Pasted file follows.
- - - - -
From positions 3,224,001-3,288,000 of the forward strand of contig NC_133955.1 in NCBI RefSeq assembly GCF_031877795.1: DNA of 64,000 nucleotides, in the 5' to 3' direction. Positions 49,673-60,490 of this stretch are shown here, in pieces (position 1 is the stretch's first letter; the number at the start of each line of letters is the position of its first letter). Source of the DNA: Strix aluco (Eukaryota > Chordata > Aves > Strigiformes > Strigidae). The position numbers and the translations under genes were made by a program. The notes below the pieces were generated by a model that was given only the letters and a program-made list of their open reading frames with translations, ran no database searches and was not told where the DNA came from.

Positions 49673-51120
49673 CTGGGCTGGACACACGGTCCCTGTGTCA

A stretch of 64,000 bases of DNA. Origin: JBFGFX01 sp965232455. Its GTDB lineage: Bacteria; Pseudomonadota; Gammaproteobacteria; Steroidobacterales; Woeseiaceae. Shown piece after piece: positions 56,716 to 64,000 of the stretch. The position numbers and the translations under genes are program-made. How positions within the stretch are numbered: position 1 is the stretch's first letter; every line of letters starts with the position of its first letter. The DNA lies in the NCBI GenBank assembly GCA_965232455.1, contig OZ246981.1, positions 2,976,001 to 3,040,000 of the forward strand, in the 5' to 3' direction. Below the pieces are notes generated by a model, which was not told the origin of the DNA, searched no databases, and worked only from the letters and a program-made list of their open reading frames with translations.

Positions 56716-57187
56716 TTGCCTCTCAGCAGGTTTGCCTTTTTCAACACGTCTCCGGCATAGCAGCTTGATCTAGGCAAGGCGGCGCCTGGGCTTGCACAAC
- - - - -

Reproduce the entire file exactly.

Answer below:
From positions 3,224,001-3,288,000 of the forward strand of contig NC_133955.1 in NCBI RefSeq assembly GCF_031877795.1: DNA of 64,000 nucleotides, in the 5' to 3' direction. Positions 49,673-60,490 of this stretch are shown here, in pieces (position 1 is the stretch's first letter; the number at the start of each line of letters is the position of its first letter). Source of the DNA: Strix aluco (Eukaryota > Chordata > Aves > Strigiformes > Strigidae). The position numbers and the translations under genes were made by a program. The notes below the pieces were generated by a model that was given only the letters and a program-made list of their open reading frames with translations, ran no database searches and was not told where the DNA came from.

Positions 49673-51120
49673 CTGGGCTGGACACACGGTCCCTGTGTCA

A stretch of 64,000 bases of DNA. Origin: JBFGFX01 sp965232455. Its GTDB lineage: Bacteria; Pseudomonadota; Gammaproteobacteria; Steroidobacterales; Woeseiaceae. Shown piece after piece: positions 56,716 to 64,000 of the stretch. The position numbers and the translations under genes are program-made. How positions within the stretch are numbered: position 1 is the stretch's first letter; every line of letters starts with the position of its first letter. The DNA lies in the NCBI GenBank assembly GCA_965232455.1, contig OZ246981.1, positions 2,976,001 to 3,040,000 of the forward strand, in the 5' to 3' direction. Below the pieces are notes generated by a model, which was not told the origin of the DNA, searched no databases, and worked only from the letters and a program-made list of their open reading frames with translations.

Positions 56716-57187
56716 TTGCCTCTCAGCAGGTTTGCCTTTTTCAACACGTCTCCGGCATAGCAGCTTGATCTAGGCAAGGCGGCGCCTGGGCTTGCACAAC